As big businesses spend millions of dollars to plug holes in their technology and block cyber criminals from databases of private consumer information, hackers are increasingly targeting a different weakness: employees.
They are sending official-looking e-mails to large health systems, banks, retailers, and vendors to try to trick employees into giving up passwords or other credentials. Armed with employee passwords, criminals can access mines of sensitive information and use it to steal identities and commit fraud.
That is how data from about 3,300 patients was breached last year at Partners HealthCare. Several employees responded to so-called phishing e-mails and mistakenly allowed access to patient names, addresses, health insurance information, and Social Security numbers.
It turns out that tricking an employee to give up a password is easier than hacking, cyber-security specialists said.
“They go for the people, the human vulnerability,” said Dr. John D. Halamka, the chief information officer at Beth Israel Deaconess Medical Center. “This is why we’re seeing a massive upswing in phishing.”
Phishing e-mails are blamed for several big data thefts in recent years, including the 2013 breach at the big-box retailer Target Corp., which affected nearly 1 million consumers in Massachusetts alone. One of the biggest bank heists in the world — the theft of $1 billion from dozens of banks around the world, starting in 2013 — began with phishing e-mails, according to Kaspersky Lab, a Russian computer security company with offices in Woburn that reported on the bank breach earlier this year.
During the first half of 2014, there were 123,741 unique phishing attacks worldwide, the most since the second half of 2009, according to the Anti-Phishing Working Group, an industry organization that is made up of security experts and companies affected by such scams. In the health care industry, about 9 in 10 organizations have been targets of phishing attacks, according to the Ponemon Institute, a Michigan research company.
Things like requests from Nigerian princes for bank account information used to be tip-offs for a phishing attack, but the operations have become much more sophisticated and targeted in recent years, cyber-security experts said. Criminals gear their attacks toward specific individuals, including chief executives as well as employees who may handle financial data.
The hackers are doing more reconnaissance on their victims, culling the Internet and social media sites, such as LinkedIn, for tidbits of personal and professional information that can be used to make the phishing e-mails appear legitimate. They know where their victims work, whom they do business with, the names of their bosses, and e-mail addresses. The tactic is called spear phishing.
“It’s an increasingly narrow spear,” said Doug Johnson, senior vice president of payments and cyber-security policy at the American Bankers Association. “It’s much more surgical in effect.”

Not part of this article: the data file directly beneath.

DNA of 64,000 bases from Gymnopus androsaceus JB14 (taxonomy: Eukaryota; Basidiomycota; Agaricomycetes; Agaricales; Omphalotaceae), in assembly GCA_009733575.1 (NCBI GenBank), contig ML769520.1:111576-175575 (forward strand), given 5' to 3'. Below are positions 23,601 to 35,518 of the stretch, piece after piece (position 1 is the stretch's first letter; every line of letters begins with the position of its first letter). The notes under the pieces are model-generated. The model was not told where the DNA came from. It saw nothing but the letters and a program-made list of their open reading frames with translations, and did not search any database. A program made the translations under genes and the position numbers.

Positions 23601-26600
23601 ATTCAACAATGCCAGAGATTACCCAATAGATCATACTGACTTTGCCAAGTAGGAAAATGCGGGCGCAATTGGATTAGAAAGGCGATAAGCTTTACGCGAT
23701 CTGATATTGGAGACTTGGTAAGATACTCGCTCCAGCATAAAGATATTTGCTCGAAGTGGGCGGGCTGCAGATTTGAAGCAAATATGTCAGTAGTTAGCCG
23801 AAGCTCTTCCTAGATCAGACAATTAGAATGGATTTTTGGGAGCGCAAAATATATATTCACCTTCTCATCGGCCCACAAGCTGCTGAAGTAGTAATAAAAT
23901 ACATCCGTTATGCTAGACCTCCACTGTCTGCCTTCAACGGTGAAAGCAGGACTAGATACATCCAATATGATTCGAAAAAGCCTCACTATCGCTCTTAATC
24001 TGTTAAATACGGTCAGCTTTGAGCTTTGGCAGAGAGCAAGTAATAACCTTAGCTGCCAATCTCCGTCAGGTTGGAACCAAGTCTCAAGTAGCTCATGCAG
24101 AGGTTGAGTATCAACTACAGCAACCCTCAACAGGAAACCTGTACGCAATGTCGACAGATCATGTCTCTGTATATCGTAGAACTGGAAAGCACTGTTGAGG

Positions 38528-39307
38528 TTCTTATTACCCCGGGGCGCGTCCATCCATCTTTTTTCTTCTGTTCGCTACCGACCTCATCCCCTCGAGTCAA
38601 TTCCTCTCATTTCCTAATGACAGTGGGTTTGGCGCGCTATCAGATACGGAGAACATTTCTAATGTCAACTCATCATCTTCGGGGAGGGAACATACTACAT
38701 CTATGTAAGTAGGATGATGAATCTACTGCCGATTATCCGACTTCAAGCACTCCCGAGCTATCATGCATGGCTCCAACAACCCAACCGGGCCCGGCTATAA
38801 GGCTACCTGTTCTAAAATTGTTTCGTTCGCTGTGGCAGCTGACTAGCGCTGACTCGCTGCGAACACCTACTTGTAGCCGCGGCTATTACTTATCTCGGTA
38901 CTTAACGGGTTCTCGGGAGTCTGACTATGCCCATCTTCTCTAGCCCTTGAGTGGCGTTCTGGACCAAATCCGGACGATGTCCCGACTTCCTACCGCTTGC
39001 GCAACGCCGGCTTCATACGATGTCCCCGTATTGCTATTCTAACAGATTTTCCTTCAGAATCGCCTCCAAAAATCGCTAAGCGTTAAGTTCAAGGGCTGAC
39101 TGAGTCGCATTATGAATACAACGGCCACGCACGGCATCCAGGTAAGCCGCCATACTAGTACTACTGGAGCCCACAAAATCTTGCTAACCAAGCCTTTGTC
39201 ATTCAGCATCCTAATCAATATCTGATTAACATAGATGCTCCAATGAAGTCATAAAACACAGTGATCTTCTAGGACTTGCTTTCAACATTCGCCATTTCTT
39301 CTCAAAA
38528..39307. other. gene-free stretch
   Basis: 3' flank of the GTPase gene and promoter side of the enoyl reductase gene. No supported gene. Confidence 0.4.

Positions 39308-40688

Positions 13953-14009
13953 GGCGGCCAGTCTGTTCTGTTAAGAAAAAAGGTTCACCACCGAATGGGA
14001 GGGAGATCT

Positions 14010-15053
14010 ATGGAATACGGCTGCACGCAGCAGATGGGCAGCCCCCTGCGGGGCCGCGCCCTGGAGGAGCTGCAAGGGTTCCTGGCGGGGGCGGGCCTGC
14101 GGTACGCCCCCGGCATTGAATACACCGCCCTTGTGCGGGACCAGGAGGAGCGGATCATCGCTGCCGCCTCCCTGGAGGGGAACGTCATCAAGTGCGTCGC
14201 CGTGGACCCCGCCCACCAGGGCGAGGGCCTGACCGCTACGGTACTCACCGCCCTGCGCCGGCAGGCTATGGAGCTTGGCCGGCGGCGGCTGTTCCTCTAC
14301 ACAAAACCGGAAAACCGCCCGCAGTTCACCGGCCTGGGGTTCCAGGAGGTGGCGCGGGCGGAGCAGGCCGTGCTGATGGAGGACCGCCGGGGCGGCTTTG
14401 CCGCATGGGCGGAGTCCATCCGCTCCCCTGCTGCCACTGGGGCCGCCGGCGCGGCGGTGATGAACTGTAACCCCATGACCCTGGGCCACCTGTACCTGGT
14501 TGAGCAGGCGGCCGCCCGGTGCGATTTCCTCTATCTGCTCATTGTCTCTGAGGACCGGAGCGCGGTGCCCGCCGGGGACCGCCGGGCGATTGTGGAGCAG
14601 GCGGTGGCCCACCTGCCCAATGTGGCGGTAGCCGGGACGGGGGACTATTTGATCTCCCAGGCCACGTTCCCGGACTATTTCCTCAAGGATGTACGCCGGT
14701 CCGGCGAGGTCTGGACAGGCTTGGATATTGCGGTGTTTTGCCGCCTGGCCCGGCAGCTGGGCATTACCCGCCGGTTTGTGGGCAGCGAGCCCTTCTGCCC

Companies spend millions on virus protection services and spam filters, but training employees to watch for suspicious e-mails or requiring them to pick up the phone and call the sender of the e-mail to verify the information can be more difficult than technical fixes, said Andy Obuchowski, a director at McGladrey LLP in Charlestown, which provides accounting and cyber-security services to businesses. “You have to educate the employees,” he said.
Beth Israel Deaconess Medical Center ramped up its technological defenses as well as its efforts to educate employees after an unencrypted laptop was stolen in 2012, leaving data about nearly 4,000 patients vulnerable. Warnings to keep information private follow employees to lunch, with signs in the cafeteria reminding them to “think before they click” as they fill their salad bowls or bite into a cookie.
“We put stickers on our cookies [wrappers]in the cafeteria so as you open your cookie it reminds you about phishing,” said Halamka, the hospital’s chief information officer. “It’s constant vigilance. People make mistakes.”
Partners, the largest health care system in the state, said it discovered its phishing attack in November. It investigated before notifying patients and the public on April 30. Partners said about 30 employee e-mail accounts were accessed, but the health records system was not compromised.
Jigar Kadakia, chief information security and privacy officer at Partners, said the organization has reinforced employee education and enhanced technical safeguards since the breach.
Partners declined to describe the phishing e-mails or divulge other information about the attack but has notified authorities, as required by state law. The attorney general’s office has investigated such cases in the past, and officials said they are reviewing the notifications from Partners.
“There’s an epidemic of phishing across the US,” Kadakia said. “Everyone is feeling the effects.”
Priyanka Dayal McCluskey
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